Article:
From side hustle to dream job and beyond
3 things you can learn from successful self-starters to
help your business thrive.
Whether you just took the leap to be your own boss or have been running your business for years, you can learn a thing or two from how others use technology to be successful. Here are two self-starters who use a mix of familiar and new small-business marketing tactics to keep their passion projects on the front burner while Verizon fiber connections support them behind the scenes.
1. Keep customers top of mind.
Many people decide to start their own business because of personal ambitions: more flexibility and freedom to be their own boss, financial independence, and a chance to fill a gap in the market. But some of the most successful business owners maintain momentum because they always make sure to look beyond self-interests. In other words, when making decisions about the company—adding or removing products; expanding to new locations—they stop to consider, “Who are we benefiting and how will this impact their lives?”
Take Moonlighting cofounder Jeﬀery Tennery, who started his company in 2014 in response to the 2008 economic downturn. Like many people, he was scared of losing his job and determined to never feel that way again. He created a mobile platform that would help others find work as fast as possible to stay afloat during uncertain times.
For Moonlighting to work, Tennery and team need reliable internet service. “You can’t be a top-10 app in the App Store® if your app doesn’t work right, and that really relies on a really great network,” he says. “It’s not only just us connecting to the servers and the things that go into our back oﬃce, it’s actually how our users are able to connect and use it interactively because the platform is all about peer-to-peer connectivity.”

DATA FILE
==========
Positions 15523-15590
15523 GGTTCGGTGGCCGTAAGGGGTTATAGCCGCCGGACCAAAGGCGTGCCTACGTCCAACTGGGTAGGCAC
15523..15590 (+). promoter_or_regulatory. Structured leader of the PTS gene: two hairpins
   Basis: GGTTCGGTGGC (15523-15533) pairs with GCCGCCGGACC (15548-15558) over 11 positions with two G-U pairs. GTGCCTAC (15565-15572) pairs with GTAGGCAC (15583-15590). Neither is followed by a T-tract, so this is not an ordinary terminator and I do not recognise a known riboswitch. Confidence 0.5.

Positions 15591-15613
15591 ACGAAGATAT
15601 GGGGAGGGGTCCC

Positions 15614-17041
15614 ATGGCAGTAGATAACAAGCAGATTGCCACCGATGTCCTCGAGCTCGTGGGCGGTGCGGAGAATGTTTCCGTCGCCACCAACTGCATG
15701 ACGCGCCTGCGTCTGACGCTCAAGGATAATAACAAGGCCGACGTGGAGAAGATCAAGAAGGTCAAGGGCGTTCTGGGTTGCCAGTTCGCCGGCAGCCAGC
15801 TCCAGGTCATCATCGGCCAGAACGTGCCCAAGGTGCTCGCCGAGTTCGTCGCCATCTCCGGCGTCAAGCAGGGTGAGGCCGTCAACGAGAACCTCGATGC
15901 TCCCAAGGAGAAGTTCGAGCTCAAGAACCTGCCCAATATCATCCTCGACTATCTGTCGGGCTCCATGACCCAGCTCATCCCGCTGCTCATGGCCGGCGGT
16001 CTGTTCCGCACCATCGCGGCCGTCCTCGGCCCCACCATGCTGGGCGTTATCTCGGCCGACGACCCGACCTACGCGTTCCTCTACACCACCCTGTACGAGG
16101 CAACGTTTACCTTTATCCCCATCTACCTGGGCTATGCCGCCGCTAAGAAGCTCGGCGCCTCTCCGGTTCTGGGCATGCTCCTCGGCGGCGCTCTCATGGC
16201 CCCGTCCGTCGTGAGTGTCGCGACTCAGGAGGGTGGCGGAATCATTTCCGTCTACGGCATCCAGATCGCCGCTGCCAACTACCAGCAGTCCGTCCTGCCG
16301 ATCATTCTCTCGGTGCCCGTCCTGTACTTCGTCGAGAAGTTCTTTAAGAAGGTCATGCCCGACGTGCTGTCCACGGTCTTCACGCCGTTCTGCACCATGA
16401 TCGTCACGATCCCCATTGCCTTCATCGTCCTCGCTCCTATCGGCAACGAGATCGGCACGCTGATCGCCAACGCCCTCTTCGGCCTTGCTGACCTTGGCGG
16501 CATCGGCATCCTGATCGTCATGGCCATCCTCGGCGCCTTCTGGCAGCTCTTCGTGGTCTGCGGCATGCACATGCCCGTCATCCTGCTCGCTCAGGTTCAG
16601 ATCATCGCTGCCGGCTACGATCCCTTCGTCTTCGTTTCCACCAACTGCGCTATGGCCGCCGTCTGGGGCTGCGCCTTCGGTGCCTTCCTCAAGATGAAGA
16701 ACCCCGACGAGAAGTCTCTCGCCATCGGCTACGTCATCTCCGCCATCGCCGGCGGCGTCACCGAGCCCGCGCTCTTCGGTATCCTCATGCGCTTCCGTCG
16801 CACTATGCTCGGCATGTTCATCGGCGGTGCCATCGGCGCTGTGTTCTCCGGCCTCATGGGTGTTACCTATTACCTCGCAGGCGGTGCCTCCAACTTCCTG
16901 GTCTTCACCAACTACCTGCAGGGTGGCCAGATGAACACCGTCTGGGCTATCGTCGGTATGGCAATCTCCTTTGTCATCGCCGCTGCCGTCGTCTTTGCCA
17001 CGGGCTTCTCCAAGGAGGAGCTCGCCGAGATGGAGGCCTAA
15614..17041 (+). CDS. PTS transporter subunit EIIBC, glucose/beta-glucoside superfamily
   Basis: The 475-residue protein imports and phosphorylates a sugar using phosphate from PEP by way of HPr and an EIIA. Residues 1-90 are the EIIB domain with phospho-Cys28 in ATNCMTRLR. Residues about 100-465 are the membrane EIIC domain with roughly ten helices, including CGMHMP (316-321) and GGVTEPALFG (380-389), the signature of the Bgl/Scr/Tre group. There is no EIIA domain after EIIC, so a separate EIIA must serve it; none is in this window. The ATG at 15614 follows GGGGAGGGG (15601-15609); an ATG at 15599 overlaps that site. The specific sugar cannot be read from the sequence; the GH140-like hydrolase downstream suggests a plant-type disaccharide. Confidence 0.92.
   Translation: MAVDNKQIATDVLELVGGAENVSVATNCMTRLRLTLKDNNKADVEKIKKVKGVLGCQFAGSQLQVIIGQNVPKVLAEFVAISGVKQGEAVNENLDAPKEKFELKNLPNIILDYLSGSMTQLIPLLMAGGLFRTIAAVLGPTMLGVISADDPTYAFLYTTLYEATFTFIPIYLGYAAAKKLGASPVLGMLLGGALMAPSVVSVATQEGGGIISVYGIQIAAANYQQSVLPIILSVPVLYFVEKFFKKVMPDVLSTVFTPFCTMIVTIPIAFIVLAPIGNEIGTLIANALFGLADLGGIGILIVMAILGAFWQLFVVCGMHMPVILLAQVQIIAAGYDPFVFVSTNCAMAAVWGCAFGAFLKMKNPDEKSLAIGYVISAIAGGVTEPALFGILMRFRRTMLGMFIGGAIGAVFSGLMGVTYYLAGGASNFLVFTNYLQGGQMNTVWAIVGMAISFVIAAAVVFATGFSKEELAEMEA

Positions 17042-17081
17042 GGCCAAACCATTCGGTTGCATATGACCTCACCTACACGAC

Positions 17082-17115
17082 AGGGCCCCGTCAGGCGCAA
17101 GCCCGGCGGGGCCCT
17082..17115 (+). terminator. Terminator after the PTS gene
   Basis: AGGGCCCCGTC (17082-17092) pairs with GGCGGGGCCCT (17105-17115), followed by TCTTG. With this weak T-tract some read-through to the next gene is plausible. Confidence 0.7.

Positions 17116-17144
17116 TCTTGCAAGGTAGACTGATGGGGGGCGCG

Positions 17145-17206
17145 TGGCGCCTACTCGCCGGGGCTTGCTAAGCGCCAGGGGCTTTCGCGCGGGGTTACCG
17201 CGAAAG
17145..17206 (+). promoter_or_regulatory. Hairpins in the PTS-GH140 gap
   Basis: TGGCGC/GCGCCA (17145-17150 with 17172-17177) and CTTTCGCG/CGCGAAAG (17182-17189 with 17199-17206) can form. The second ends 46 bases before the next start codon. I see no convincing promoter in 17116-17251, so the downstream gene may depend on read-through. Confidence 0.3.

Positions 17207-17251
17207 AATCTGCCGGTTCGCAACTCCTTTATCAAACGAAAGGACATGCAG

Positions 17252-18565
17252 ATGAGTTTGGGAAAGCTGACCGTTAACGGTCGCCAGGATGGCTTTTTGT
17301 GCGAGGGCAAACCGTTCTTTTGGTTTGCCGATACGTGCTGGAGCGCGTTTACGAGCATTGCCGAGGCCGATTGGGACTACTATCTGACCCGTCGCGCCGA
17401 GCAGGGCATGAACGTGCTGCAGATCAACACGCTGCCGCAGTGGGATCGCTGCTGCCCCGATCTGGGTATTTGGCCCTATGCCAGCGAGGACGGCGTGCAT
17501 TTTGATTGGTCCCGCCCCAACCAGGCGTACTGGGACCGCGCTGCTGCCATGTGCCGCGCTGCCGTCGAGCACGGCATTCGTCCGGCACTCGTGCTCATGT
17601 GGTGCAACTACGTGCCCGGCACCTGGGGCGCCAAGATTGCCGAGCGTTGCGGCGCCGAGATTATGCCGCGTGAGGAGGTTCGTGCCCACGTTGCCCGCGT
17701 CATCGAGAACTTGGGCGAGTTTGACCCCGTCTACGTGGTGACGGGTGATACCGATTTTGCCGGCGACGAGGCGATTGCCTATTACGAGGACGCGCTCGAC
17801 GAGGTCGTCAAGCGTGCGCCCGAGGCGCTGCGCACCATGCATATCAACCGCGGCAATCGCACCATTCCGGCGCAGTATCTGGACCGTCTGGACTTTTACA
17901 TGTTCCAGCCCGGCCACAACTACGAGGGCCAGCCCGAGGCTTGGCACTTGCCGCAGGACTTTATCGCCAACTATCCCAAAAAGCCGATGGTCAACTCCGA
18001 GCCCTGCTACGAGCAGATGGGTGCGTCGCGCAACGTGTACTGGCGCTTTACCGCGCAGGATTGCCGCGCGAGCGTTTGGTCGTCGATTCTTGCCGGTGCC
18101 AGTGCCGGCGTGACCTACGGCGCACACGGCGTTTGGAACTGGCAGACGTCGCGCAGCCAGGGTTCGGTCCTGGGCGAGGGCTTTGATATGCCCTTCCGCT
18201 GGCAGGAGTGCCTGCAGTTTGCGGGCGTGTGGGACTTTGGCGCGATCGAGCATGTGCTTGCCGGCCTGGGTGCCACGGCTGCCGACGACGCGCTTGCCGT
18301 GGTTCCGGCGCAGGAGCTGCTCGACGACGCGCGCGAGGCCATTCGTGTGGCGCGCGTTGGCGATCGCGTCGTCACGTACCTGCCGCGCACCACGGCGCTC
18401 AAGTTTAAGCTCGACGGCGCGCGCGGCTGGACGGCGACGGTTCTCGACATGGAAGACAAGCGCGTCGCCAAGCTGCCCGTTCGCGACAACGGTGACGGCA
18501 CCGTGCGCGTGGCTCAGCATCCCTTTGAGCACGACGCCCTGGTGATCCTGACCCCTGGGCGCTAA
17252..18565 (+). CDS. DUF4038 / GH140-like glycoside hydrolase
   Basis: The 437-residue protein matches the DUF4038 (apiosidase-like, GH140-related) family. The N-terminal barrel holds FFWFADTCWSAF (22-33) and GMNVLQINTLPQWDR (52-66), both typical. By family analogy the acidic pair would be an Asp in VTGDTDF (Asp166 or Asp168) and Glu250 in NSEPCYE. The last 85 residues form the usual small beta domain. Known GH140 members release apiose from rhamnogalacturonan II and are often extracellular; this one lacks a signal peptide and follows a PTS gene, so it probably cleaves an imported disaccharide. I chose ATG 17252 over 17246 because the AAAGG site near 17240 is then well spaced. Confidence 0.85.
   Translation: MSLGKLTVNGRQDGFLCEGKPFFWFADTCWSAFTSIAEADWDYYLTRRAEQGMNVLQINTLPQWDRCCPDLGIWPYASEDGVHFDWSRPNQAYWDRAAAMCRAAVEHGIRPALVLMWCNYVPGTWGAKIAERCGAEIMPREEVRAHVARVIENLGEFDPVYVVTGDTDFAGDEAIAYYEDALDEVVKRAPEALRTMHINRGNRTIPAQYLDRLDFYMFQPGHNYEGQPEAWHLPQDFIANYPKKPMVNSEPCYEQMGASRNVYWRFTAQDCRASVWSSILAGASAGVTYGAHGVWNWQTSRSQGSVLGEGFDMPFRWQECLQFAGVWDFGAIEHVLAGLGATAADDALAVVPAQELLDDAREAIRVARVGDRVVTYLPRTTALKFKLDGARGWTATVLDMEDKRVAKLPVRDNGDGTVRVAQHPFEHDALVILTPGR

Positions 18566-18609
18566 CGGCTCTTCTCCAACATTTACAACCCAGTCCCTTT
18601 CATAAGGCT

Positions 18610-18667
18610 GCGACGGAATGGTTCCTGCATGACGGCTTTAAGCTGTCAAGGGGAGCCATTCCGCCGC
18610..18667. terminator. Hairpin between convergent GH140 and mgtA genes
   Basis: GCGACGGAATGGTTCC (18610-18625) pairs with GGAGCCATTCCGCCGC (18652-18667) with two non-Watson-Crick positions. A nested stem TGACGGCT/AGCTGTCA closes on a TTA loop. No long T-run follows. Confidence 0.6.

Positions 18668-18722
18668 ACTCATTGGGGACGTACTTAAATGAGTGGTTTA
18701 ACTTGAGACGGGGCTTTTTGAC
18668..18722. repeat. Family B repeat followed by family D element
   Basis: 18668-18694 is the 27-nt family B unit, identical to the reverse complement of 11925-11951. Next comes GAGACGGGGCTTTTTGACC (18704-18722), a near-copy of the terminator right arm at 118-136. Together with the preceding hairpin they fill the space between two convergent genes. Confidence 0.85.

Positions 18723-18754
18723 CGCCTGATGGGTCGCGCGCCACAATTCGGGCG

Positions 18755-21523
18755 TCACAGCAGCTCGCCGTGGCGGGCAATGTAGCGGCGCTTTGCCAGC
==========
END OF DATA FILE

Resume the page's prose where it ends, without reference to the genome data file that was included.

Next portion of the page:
Today, Moonlighting is used by everyone from DJs to graphic designers, truck drivers to personal trainers. Tennery is determined to help each and every member get the most bang for their buck. “One of the reasons why people come to Moonlighting is [that] we don’t mess with your paycheck,” he says. “You keep 100 percent of what you earn.”
For Alexandra Daras, owner of retail boutique The Pretty Pink Rooster, customer service is all about emphasizing people’s best qualities.
“The most fun part about running my business is helping women look and feel great without spending a ton of money. That’s what my business is about,” she says. “If I can touch one person by helping them feel good about themselves, I can leave my work that day and know that I did the right thing and a good job.”
Small boutiques like Daras’ are able to compete with e-commerce giants by keeping their online stores up to date with the latest merchandise and ensuring that online payments go through without fail. Some are even experimenting with augmented reality (AR) to let customers try on outfits before buying them. To pull this oﬀ, retail owners need the ability to quickly upload photos and videos, which requires fast download and upload speeds.
Having a website makes it possible for Daras to market her small business to women who might otherwise never learn about her store. By oﬀering the same products and quality service online, she’s able to reach even more women who might need that extra boost of confidence from The Pretty Pink Rooster.
2. Get ready for growth spurts.
Growth is good, but not if you’re unprepared to scale quickly. You need to be proactive and take steps to ensure you can keep customers happy no matter how big your business gets. This is especially important if you have any chance of becoming an overnight success.
“We got featured in the Apple® App Store, which was a big deal, and they put us in the top 10 next to LinkedIn and Glassdoor. So, we grew to about 100,000 users in that first couple years, and then over the last 18 months, we are now at about 660,000,” says Tennery.